Cutting edge research on replacing toxic radiation materials is underway by NC State’s nuclear engineering researchers – Miss Cao, graduate student (top left), Dr. Yang, assistant professor (top right), Dr. Bourham, professor of nuclear engineering (bottom left) & Mr. Moneghan, graduate student (bottom right).
In their recent article “Gamma radiation shielding properties of poly (methyl methacrylate)/ Bi2O3 composites”, published in Nuclear Engineering and Technology, they speak to –
“Advanced radiation shielding materials play[ing] a critical role in many applications, including nuclear medical imaging and therapy, nuclear waste storage, space exploration, and high-energy physics experiments. Unwanted exposure to ionizing radiation could be biologically hazardous to both humans and the environment, as it can lead to organ damage, cell mutation, component failure, and other harmful effects.
When photon type radiation, such as gamma rays, travel through matter, there are three major interactions that can occur: the photoelectric effect, Compton scattering, and pair production (for Eγ > 1.022 MeV). All these processes lead to a partial or complete energy transfer from photons to electrons. Materials with a high atomic number (Z) have a better gamma shielding ability than lower Z materials due to their higher interaction probability with photons. To mitigate or eliminate the influence of gamma radiation, lead, copper, stainless steel, and other high-Z materials  have historically been applied as shielding materials. However, these traditional shielding materials are costly, heavy, and often toxic to the environment. There is an increasing demand for developing new radiation shielding materials that can attenuate both gamma rays and neutrons whilst mitigating the disadvantages of traditional shielding materials.”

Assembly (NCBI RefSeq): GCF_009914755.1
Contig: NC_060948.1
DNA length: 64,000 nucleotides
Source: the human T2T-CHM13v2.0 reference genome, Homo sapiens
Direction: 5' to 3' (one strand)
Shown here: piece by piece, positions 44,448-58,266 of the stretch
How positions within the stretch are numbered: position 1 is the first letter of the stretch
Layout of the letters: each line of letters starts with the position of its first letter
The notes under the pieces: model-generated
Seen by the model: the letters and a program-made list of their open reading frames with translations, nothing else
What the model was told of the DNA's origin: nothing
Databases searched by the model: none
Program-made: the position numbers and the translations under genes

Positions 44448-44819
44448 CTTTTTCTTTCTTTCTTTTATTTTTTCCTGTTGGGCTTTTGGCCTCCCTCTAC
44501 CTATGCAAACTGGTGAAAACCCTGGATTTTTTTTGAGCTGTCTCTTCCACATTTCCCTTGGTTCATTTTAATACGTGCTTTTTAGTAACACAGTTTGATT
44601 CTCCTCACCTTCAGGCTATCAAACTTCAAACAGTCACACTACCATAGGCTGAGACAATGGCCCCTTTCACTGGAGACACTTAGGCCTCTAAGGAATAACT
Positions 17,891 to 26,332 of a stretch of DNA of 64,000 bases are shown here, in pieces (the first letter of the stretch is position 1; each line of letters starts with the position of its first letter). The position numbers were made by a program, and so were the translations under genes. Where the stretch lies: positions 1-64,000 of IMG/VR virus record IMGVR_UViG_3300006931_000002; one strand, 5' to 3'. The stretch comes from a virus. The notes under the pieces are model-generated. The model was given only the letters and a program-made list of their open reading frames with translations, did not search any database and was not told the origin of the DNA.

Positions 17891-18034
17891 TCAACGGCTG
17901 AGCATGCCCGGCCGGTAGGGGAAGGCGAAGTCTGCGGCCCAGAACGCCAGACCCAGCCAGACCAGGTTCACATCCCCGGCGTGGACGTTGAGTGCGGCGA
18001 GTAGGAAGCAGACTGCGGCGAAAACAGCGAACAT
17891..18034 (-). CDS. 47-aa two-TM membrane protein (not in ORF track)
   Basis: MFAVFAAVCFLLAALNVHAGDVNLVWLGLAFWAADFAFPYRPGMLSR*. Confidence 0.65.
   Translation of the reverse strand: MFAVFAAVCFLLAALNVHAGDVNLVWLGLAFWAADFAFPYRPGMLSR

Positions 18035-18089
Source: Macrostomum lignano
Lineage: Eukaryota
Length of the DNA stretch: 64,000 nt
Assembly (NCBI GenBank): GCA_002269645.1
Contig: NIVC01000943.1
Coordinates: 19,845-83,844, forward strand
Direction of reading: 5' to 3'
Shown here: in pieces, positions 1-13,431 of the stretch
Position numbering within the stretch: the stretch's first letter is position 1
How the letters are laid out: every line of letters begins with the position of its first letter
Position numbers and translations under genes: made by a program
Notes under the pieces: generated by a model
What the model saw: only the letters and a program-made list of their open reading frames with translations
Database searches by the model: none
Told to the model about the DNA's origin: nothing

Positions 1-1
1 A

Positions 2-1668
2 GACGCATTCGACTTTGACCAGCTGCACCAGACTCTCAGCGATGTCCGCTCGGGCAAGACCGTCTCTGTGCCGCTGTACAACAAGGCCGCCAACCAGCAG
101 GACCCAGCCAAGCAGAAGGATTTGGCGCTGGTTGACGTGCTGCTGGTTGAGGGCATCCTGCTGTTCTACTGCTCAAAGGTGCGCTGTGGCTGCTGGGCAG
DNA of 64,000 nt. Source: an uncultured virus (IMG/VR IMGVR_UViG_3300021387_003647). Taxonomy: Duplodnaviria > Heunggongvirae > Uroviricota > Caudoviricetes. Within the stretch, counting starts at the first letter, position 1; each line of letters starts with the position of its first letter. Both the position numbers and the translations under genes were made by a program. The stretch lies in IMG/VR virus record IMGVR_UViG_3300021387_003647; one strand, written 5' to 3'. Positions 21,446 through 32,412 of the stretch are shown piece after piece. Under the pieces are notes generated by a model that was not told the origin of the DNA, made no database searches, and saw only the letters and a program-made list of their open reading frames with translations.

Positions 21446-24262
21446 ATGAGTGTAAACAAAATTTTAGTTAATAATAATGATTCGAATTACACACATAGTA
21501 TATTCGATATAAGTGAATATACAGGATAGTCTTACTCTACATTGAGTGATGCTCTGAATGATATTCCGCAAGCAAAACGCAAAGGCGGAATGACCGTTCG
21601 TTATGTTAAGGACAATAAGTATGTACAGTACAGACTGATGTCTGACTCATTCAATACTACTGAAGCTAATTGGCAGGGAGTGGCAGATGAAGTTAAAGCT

Drs. Yang and Bourham are faculty mentors to Mr. Cao and Moneghan. Dr. Yang’s research interests have revolved around the opportunities at the intersection of nuclear engineering, materials science and engineering and electrical engineering. Special emphasis is placed on developing new materials and devices for improving radiation detection and imaging technologies, which are widely needed in medical imaging, nonproliferation, nuclear security, industrial process monitoring, environmental safety survey and remediation, astronomical observation instrumentation and high energy physics R&D. Dr. Bourham’s research interests are in plasma-matter interaction, plasma propulsion and thrusters, fusion engineering, plasma surface modification, particle accelerators and electron beam irradiation systems, x-ray sources for medical and screening imaging, materials synthesis and coatings, shielding and radiation attenuation studies, nuclear and mixed waste disposal, dry casks and high-level waste packaging studies.